It is worthy of note that the Commission is inviting comments on this legislative proposal (including therefore its proposals for dividing the TRQs) until 17 July.
There are many other issues relating to Brexit to be resolved at the WTO. One is the accession of the UK to the Government Procurement Agreement, rendered necessary by the fact that this was an EU-only agreement which never ratified. Another is the rectification or renegotiation of the UK's schedule of services commitments. This will give rise to many complex issues. However, the reliance of WTO Members on services commitments appears low and the schedules are already rather unclear. It is noteworthy that the consolidation of the documents detailing the limitations of the commitments of newly-acceded Member States has been extremely slow and so it may well be many years before the UK services schedules are finalised.
An important legal issue will be the status of the transition period for WTO purposes. During this period the UK and the EU will be providing preferential treatment to each other's exports. A fundamental principle of the WTO is that any such treatment must be immediately and unconditionally accorded to all other Members. Customs unions and free trade agreements are allowed as an exception to this principle and so are interim agreements preparing for such customs unions and free trade agreements. It is however not at all clear that the exception applies to temporary agreements to prepare for a reduction of trade liberalisation.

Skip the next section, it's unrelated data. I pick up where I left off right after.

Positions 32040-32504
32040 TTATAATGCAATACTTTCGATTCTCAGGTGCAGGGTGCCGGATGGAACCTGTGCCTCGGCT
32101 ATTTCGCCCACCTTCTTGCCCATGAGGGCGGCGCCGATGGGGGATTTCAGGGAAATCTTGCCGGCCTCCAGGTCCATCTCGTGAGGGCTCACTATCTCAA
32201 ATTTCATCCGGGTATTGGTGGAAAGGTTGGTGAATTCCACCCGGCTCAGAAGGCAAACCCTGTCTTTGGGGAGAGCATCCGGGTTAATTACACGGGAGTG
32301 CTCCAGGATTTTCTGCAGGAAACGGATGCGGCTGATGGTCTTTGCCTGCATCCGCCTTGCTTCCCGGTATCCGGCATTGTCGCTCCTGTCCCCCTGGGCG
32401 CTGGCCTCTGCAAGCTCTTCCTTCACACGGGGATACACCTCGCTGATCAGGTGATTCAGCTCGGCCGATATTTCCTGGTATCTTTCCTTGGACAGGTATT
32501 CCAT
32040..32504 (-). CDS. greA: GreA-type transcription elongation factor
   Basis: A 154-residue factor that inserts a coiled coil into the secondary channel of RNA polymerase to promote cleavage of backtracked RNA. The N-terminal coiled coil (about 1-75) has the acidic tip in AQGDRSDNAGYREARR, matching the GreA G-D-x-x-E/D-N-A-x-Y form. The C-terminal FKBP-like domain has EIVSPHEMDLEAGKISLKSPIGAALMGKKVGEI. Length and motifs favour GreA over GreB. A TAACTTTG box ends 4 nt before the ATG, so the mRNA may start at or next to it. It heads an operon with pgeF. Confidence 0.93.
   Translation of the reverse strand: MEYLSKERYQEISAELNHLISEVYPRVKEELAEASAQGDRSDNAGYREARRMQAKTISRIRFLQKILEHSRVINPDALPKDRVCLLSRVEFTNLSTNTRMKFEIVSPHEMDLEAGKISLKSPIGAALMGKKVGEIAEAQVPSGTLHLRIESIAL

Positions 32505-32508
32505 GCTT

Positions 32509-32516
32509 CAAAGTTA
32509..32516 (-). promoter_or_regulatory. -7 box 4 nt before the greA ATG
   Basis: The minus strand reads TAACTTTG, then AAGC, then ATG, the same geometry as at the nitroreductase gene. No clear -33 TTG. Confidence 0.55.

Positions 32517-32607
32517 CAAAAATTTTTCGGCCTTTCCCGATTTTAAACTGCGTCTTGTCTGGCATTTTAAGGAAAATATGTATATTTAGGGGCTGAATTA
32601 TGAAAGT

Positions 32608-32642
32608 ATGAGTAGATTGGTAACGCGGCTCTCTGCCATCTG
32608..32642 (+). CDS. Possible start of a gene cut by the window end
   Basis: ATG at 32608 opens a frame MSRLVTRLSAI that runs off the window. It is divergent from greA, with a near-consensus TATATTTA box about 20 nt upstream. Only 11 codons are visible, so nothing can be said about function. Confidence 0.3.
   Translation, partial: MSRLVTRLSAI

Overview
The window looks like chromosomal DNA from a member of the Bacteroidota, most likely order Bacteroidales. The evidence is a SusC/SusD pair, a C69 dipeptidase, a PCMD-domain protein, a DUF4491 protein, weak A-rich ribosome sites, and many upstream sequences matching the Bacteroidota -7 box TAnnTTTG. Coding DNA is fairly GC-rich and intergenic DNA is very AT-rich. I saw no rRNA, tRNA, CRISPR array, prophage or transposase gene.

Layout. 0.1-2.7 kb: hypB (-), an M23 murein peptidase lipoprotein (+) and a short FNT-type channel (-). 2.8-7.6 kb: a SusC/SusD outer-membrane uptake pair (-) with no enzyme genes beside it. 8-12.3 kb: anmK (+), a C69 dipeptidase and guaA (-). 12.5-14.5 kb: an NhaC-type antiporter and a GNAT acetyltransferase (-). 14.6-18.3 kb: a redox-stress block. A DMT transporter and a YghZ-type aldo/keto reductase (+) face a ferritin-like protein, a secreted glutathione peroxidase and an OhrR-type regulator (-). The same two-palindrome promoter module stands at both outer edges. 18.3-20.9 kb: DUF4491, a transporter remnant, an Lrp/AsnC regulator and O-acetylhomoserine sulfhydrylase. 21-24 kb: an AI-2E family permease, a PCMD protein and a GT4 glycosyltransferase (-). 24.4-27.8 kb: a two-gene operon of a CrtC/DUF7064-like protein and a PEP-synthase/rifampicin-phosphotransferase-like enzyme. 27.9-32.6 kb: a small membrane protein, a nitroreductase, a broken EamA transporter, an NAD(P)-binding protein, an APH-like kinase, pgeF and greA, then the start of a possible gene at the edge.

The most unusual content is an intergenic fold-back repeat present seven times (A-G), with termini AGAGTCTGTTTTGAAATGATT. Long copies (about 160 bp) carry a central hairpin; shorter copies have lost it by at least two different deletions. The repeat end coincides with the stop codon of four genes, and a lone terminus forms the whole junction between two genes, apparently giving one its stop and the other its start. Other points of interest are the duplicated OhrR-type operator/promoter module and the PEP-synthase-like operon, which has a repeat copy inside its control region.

The UK seems to assume that it will be entitled to continue applying the antidumping, anti-subsidy and safeguard measures of the EU following Brexit (as evidenced by its invitation to interested parties to indicate which duties should be continued). This is not at all a safe assumption. Such measures require justification based on an investigation of conditions prevailing in a particular territory. Therefore an investigation conducted by the European Commission for the whole EU does not appear to be a valid basis for the UK to apply duties following Brexit. Because of the significant effects of such measures, it is likely that such continuation will be challenged at the WTO immediately following Brexit.